More than 70 Mississippians have died in combat since 2001, including at least 14 from the Coast.
They were children and parents, some fresh out of school and some with plenty of life experience.
As the Coast celebrated a long weekend with concerts and barbecues, Mississippians also paused to remember those lost in the most recent war and in the battles that came before.
Marine Master Sgt. Scott E. Pruitt, 38, of Gautier, was killed in Afghanistan on April 28, 2012. He was a Pascagoula High School grad and assigned to the First Marine Expeditionary Force Headquarters Group at Camp Pendleton in California. As a master sergeant, Pruitt was not required to go back overseas. When he was asked to choose four Marines for duty in Afghanistan, he included himself. Pruitt was buried in Arlington National Cemetery.
Marine 1st Lt. William J. Donnelly IV, 27, of Picayune, died in Afghanistan on Nov. 25, 2010 -- Thanksgiving Day. The infantry officer's awards include the Purple Heart, Combat Action Ribbon, National Defense Service Medal, Global War on Terrorism Service Medal, Korean Defense Service Medal and Afghanistan Campaign Medal.
Army Sgt. 1st Class Johnny R. Polk, 39, of
Gulfport, died July 25, 2009, after being wounded when an anti-tank grenade struck his vehicle in Kirkuk, Iraq. He played football at Harrison Central High School and worked as a volunteer firefighter in Gulfport before joining the Army in 1992. Polk was married and had a son.
Army Sgt. Lerando J. Brown, of Gulfport, died on March 15, 2008, in Iraq. Brown attended Harrison Central High School and could play piano by ear, often performing in church. He once sent 25 Christmas letters from Iraq to first-graders at his wife's school, and the pair had two children.
Marine Sgt. Donnie F. Levens, 25, of Long Beach, was killed in a helicopter crash in Djibouti on Feb. 17, 2006. He was on his second tour with the Marines and was killed on his mother's birthday. Levens used to make peanut butter and jelly sandwiches for crew members on missions and loved his black Pontiac Trans Am and his German Shepherd.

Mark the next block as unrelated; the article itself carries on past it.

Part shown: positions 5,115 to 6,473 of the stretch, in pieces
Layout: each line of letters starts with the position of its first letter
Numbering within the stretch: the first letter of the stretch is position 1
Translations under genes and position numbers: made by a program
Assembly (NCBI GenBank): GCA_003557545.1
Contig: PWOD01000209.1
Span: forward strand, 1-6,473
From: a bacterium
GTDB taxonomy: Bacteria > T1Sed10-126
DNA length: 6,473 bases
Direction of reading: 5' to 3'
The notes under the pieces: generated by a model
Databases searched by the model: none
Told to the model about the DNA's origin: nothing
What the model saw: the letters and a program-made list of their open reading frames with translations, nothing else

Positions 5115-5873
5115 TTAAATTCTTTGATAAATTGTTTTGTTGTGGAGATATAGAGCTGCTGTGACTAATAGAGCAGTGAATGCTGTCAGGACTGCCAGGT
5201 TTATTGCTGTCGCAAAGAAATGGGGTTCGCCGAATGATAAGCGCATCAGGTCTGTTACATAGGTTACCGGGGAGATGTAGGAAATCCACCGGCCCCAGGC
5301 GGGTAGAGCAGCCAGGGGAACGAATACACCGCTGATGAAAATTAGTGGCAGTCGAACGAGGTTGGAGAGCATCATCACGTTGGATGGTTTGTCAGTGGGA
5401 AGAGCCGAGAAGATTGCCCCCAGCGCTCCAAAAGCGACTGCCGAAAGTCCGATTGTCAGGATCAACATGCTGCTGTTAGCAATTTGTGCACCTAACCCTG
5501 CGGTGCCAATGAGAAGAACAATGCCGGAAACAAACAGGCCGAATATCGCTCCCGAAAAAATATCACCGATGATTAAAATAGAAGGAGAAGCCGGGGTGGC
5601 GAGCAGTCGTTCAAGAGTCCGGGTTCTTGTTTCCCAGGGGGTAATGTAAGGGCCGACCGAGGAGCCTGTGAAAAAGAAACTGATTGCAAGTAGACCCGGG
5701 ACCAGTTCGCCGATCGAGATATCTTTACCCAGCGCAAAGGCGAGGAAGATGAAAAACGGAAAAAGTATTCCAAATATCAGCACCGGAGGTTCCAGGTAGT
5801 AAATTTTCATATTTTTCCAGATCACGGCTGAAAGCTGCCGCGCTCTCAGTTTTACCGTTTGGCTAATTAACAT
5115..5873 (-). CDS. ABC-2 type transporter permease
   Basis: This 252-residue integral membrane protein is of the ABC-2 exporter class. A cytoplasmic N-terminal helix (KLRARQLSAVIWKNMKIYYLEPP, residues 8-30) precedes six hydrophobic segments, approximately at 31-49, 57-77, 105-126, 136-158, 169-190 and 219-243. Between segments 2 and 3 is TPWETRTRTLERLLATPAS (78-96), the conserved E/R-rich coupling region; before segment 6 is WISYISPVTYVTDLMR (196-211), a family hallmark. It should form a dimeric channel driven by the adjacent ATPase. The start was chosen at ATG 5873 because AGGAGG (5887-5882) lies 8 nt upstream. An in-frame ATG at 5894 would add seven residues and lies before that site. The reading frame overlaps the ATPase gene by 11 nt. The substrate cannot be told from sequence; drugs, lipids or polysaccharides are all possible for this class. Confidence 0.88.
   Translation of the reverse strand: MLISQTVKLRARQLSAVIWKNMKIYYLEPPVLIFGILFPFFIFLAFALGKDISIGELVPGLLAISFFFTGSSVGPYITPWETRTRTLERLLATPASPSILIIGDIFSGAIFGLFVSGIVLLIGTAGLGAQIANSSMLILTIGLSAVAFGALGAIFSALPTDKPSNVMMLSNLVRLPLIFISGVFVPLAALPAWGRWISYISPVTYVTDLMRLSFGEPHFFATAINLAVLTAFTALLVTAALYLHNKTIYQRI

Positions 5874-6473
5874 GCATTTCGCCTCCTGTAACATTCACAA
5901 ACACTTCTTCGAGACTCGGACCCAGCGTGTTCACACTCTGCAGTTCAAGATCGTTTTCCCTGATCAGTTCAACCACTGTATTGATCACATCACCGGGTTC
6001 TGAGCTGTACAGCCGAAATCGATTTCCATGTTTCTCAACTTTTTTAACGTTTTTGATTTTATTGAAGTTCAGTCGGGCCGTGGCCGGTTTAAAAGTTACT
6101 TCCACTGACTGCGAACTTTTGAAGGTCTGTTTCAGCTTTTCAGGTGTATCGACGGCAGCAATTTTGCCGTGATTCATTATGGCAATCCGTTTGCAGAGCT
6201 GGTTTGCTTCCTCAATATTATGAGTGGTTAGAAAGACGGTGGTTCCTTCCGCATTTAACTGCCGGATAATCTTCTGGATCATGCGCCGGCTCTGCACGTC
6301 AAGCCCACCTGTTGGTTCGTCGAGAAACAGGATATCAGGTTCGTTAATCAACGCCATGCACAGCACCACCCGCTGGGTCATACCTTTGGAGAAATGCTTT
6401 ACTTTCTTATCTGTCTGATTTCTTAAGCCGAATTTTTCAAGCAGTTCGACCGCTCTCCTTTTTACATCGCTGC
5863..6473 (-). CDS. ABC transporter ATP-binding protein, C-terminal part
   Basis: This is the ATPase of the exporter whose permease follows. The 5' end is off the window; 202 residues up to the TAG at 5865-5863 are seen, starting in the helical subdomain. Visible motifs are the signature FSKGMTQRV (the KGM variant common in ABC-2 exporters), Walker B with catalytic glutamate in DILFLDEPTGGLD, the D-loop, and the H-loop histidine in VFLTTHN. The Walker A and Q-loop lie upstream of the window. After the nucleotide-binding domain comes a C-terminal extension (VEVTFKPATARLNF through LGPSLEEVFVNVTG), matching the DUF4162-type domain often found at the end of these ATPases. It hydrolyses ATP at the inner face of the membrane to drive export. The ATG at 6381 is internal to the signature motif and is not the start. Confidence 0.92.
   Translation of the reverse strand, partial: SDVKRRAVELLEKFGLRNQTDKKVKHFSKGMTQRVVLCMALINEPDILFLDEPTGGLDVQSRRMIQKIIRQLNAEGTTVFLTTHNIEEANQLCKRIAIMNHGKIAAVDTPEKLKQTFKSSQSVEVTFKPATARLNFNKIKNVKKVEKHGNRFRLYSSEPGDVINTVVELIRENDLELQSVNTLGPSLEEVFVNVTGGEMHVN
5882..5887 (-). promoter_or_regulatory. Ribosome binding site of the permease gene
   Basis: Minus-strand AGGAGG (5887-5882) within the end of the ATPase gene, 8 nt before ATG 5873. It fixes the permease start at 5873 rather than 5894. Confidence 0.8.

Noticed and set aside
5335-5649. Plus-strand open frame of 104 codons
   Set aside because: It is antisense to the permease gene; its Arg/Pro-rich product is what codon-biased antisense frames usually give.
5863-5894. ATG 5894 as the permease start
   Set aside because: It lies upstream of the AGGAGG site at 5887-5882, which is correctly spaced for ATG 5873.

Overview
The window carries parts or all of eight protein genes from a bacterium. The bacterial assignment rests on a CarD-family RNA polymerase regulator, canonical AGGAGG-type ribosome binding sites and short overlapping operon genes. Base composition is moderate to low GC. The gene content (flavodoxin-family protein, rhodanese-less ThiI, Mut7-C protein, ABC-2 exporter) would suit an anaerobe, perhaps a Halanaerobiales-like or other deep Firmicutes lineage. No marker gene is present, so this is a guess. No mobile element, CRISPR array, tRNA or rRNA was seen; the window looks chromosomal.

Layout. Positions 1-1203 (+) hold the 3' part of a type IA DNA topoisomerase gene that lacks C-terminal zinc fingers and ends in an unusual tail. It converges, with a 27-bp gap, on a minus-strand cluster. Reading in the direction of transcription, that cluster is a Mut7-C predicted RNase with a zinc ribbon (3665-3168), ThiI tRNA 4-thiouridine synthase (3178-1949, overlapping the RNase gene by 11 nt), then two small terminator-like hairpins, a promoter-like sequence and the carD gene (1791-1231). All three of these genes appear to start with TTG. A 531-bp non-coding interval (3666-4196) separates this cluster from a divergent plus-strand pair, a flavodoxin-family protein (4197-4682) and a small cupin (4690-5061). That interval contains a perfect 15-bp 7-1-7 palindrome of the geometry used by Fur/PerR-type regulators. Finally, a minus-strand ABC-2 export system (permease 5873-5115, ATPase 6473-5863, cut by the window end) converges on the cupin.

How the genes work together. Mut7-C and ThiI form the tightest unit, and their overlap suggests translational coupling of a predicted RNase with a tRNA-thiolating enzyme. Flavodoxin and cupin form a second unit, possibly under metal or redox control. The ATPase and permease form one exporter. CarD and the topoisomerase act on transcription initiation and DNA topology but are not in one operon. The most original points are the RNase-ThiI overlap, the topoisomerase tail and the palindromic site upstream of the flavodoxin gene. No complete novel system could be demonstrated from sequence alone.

Marine Lance Cpl. Roger W. Deeds, 24, of Biloxi, was one of five Marines killed in Ubaydi, Iraq on Nov. 16, 2005. He was a 2000 graduate of Biloxi High School and is survived by his wife and two children. Deeds was killed during his second tour in Iraq. He earned a Purple Heart during the first tour.
Army 1st Lt. Robert C. Oneto-Sikorsky, 33, of Bay St. Louis, was killed by a roadside bomb west of Baghdad on Oct. 31, 2005. The Mississippi National Guard soldier was a mechanical engineer at what was then Northrop Grumman Ship Systems' Ingalls Operations in Pascagoula. The Hancock High School and University of South Alabama graduate was the first officer from his unit to be killed in action, and he left behind three children.
Army Sgt. Larry R. Arnold Sr., 46, of Carriere, and Spc. Terrence Lee, 25, of Moss Point, were killed June 11, 2005, when a bomb exploded outside the vehicle they were riding in. Arnold was a skilled mechanic who loved cars and family and planned to help his son restore a 1949 Chrysler when the pair returned home. Spc. Bobby Arnold, his son, arrived for leave in Carriere one day before his father was killed. Lee was a 1999 graduate of Moss Point High School and a full-time welder at Northrop Grumman Ship Systems. He entered the Navy just as his father was wrapping up a 14-year career with the National Guard and Army. The younger Lee eventually joined the National Guard. He left behind a wife who was expecting their first child.
Army Spc. Bryan Barron, 27, and Sgt. Daniel Ryan Varnado, both of Gulfport, along with two other Mississippi soldiers, were killed May 23, 2005, in Iraq. Barron had met his newborn daughter for the first and last time during leave from basic training the previous Christmas. He also had another daughter.
Army Sgt. 1st Class Sean M. Cooley, 35, of Ocean Springs, was killed Feb. 3, 2005, in Iraq. He was an emergency room nurse at Singing River Hospital, and after his death, co-workers posted a tribute to him in the ER hallway. He enjoyed fishing and worked well with children and very sick patients.
Army Sgt. Clint D. Ferrin, 31, of Picayune, was killed March 13, 2004, in Baghdad when a military vehicle he was in hit an explosive device. Ferrin grew up in Utah before moving to Picayune for his senior year of high school and served 12 years in the military. Ferrin kept to himself and was quiet, but his family, including a wife and two children, said they would remember him as a hero. Ferrin posthumously received a Purple Heart and Bronze Star.
Marine 2nd Lt. Therrel S. Childers, 30, a Harrison Central High School grad, was killed March 21, 2003 -- one of the first two American combat casualties in Iraq. Childers, whose father was a Navy Seabee, attended The Citadel, where he was a French major and was on the dean's list. He was a 1991 Gulf War veteran and was posthumously promoted to first lieutenant. Those who knew him said Childers was a born leader, serious and focused.